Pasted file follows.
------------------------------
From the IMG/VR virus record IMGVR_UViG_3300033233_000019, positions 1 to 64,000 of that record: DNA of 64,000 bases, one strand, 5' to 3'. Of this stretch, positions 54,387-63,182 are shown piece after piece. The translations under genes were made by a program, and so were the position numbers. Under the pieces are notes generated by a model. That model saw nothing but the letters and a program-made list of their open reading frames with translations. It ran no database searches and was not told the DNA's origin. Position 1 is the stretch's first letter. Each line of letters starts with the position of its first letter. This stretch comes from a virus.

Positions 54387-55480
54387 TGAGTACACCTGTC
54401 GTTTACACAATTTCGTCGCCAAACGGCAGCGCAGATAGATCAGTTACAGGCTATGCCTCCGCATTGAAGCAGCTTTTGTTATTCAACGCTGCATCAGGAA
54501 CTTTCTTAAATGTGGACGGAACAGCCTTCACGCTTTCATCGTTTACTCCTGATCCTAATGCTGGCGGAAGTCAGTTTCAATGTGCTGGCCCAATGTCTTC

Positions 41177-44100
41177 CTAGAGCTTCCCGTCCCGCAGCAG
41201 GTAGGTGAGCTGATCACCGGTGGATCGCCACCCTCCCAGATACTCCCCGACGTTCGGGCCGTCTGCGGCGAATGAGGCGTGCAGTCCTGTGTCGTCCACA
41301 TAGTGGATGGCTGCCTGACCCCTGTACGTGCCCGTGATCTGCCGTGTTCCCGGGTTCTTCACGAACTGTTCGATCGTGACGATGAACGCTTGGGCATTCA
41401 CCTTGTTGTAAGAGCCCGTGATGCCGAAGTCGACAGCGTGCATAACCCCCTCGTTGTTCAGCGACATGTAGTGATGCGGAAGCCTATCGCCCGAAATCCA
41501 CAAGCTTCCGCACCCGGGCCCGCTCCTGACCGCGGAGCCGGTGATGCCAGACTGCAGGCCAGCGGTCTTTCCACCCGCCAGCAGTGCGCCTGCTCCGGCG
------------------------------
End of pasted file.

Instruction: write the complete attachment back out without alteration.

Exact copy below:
From the IMG/VR virus record IMGVR_UViG_3300033233_000019, positions 1 to 64,000 of that record: DNA of 64,000 bases, one strand, 5' to 3'. Of this stretch, positions 54,387-63,182 are shown piece after piece. The translations under genes were made by a program, and so were the position numbers. Under the pieces are notes generated by a model. That model saw nothing but the letters and a program-made list of their open reading frames with translations. It ran no database searches and was not told the DNA's origin. Position 1 is the stretch's first letter. Each line of letters starts with the position of its first letter. This stretch comes from a virus.

Positions 54387-55480
54387 TGAGTACACCTGTC
54401 GTTTACACAATTTCGTCGCCAAACGGCAGCGCAGATAGATCAGTTACAGGCTATGCCTCCGCATTGAAGCAGCTTTTGTTATTCAACGCTGCATCAGGAA
54501 CTTTCTTAAATGTGGACGGAACAGCCTTCACGCTTTCATCGTTTACTCCTGATCCTAATGCTGGCGGAAGTCAGTTTCAATGTGCTGGCCCAATGTCTTC

Positions 41177-44100
41177 CTAGAGCTTCCCGTCCCGCAGCAG
41201 GTAGGTGAGCTGATCACCGGTGGATCGCCACCCTCCCAGATACTCCCCGACGTTCGGGCCGTCTGCGGCGAATGAGGCGTGCAGTCCTGTGTCGTCCACA
41301 TAGTGGATGGCTGCCTGACCCCTGTACGTGCCCGTGATCTGCCGTGTTCCCGGGTTCTTCACGAACTGTTCGATCGTGACGATGAACGCTTGGGCATTCA
41401 CCTTGTTGTAAGAGCCCGTGATGCCGAAGTCGACAGCGTGCATAACCCCCTCGTTGTTCAGCGACATGTAGTGATGCGGAAGCCTATCGCCCGAAATCCA
41501 CAAGCTTCCGCACCCGGGCCCGCTCCTGACCGCGGAGCCGGTGATGCCAGACTGCAGGCCAGCGGTCTTTCCACCCGCCAGCAGTGCGCCTGCTCCGGCG